Corey Brown memorial bench unveiled at Animal Rescue League

Corey’s family said the bench was a sign of the community’s kindness. Pictured, from left are Corey’s father Craig Brown, brother Sammy Brown and mother Michelle Brown. Two other memorial benches will be set up at Miller Middle School in a few weeks.

It has been several months since the tragic news of Corey Brown’s death reverberated through the community, but the 13-year-old boy’s memory will not be forgotten.

A new memorial bench set up at the Animal Rescue League of Marshalltown will help ensure his memory lives on. The bench, constructed from recycled plastic bags from Fareway and Hy-Vee, features a Seattle Seahawks football team logo and was designed with massive help from Corey’s Miller Middle School classmates.

“I’m speechless, honestly,” said Corey’s mother, Michelle Brown, after seeing the bench Friday. “It’s absolutely beautiful. To think that his classmates thought enough of him to want to design something in his honor says a lot about the kind of person he is and was.”

His father, Craig Brown, and brother Sammy were also at the unveiling Friday.

“The love and support of the community has been very overwhelming,” Craig Brown said.

Miller Middle School classmates of the late Corey Brown had a big part to play in designing memorial benches like this one unveiled at the Animal Rescue League of Marshalltown Friday.

The bench at the Animal Rescue League will be followed by two more at Miller Middle School, all of which are paid for with grant funding.

Michelle Brown said the bench proves the goodness of Marshalltown youth and community members.

“We feel very blessed and very honored. With everything that’s happened, people have been so kind,” she said. “We have so many good people here.”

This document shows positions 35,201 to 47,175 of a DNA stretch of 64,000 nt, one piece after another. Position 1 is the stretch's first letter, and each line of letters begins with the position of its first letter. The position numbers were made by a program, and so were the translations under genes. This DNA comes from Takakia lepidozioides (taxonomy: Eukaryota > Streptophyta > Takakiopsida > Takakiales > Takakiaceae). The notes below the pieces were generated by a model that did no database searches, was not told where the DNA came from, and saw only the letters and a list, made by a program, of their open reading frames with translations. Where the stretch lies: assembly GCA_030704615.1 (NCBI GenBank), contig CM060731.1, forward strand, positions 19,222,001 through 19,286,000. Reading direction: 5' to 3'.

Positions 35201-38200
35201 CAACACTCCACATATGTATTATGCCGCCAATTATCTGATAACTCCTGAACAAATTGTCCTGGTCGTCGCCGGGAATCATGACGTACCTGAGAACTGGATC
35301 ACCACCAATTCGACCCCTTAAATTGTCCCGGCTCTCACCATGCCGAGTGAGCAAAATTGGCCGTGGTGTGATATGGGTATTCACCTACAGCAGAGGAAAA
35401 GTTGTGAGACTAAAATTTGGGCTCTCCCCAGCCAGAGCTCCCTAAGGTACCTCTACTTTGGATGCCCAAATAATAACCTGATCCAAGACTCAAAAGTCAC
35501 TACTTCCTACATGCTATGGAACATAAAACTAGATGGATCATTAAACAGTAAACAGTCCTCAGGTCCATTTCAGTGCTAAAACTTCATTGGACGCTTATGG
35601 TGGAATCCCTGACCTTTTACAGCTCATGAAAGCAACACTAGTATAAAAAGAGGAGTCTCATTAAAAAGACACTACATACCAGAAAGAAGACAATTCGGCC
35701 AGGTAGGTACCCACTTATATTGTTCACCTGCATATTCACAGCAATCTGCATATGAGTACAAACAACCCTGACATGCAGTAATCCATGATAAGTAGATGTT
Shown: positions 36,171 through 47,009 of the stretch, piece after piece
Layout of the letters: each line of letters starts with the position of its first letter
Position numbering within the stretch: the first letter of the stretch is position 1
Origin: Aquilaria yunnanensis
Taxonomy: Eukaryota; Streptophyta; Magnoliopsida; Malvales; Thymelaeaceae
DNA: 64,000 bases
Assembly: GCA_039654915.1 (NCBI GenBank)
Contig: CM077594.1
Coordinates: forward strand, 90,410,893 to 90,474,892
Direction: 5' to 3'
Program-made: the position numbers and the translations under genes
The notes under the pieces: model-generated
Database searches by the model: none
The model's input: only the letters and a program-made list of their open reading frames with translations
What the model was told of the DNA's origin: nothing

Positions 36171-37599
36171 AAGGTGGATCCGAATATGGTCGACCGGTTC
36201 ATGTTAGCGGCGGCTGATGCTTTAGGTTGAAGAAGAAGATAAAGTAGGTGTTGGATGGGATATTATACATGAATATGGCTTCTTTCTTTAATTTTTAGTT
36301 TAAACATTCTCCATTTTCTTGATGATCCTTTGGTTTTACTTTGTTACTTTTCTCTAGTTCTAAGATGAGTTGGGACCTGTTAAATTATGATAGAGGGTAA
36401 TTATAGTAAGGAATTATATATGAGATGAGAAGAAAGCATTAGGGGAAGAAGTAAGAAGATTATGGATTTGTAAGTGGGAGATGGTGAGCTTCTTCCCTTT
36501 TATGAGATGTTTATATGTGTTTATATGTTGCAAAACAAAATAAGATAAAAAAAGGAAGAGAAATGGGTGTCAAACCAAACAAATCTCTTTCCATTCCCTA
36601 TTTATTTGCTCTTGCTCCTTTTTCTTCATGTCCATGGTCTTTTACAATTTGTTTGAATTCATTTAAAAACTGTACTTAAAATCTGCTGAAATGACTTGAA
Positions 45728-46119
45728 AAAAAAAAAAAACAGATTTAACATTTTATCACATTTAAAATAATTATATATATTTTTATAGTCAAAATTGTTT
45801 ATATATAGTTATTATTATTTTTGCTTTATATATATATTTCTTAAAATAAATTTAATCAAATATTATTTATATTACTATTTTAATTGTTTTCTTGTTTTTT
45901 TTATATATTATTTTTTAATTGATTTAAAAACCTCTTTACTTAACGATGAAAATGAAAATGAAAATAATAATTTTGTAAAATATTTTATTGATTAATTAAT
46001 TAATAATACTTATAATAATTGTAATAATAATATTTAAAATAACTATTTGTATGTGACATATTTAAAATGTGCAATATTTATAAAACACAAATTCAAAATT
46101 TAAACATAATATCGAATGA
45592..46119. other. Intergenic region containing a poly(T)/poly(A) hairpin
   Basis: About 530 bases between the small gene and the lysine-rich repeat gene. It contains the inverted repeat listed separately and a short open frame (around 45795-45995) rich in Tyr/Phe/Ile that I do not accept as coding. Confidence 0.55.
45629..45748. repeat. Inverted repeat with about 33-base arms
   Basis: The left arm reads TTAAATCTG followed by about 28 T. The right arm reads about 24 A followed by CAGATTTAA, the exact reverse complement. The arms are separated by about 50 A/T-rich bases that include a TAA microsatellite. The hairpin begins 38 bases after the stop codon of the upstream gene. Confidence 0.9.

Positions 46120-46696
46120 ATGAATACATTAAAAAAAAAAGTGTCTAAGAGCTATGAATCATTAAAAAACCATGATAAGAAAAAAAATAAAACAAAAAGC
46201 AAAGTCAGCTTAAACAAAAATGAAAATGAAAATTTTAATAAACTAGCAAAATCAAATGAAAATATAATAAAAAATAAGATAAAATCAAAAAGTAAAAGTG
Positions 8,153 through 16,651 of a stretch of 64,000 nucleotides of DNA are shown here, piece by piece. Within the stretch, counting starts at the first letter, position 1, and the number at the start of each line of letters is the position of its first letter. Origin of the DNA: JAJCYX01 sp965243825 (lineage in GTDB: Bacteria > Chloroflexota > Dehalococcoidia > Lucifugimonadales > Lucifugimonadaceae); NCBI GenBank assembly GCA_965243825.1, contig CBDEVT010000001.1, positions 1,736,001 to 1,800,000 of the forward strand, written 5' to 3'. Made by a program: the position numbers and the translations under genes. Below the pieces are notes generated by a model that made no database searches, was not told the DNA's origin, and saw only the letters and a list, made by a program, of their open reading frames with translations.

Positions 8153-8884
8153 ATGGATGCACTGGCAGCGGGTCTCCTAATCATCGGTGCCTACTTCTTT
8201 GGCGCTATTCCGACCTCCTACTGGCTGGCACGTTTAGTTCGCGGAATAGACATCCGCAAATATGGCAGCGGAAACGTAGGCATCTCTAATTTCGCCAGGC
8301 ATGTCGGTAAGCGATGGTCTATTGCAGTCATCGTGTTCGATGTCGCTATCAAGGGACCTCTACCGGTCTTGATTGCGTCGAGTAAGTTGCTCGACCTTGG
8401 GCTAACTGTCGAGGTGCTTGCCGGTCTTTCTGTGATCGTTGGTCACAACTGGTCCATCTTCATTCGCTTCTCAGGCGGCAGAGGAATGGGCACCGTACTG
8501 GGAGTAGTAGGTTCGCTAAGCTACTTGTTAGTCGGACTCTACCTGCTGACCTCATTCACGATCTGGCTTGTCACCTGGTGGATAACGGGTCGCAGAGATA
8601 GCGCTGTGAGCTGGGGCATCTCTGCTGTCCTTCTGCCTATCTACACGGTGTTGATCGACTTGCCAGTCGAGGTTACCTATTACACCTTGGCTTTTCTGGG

Animal Rescue League of Marshalltown Director Shelly Deal said an expansion is coming to the facility thanks to $20,000 in donations from the community in Corey’s memory. The new space will measure about 40×100 feet.

“It will be separated into four different play areas with doggie playground equipment,” Deal said. “The current yard that we have will also be separated for visiting areas.”

She said the idea behind the new area was for it to be fun as well as functional for the animals and prospective owners.

“I wanted something that a 13-year-old boy and his dog would enjoy. I wanted something that Corey would love out here,” Deal said. “It’s also so beneficial in the adoption of these dogs, because right now we have a backyard where you have to go out with the dog on a leash. You can’t get to know the dog that way. This is going to allow six areas for you to let the dog loose and let it play and see its personality.”

There is no specific timeline yet on when the new expansion will be complete, but Deal said construction of play equipment and fencing is currently under way.

Corey was found dead in late January after he went missing for several days. He was laid to rest at Riverside Cemetery.


Contact Adam Sodders at 641-753-6611 or asodders@timesrepublican.com


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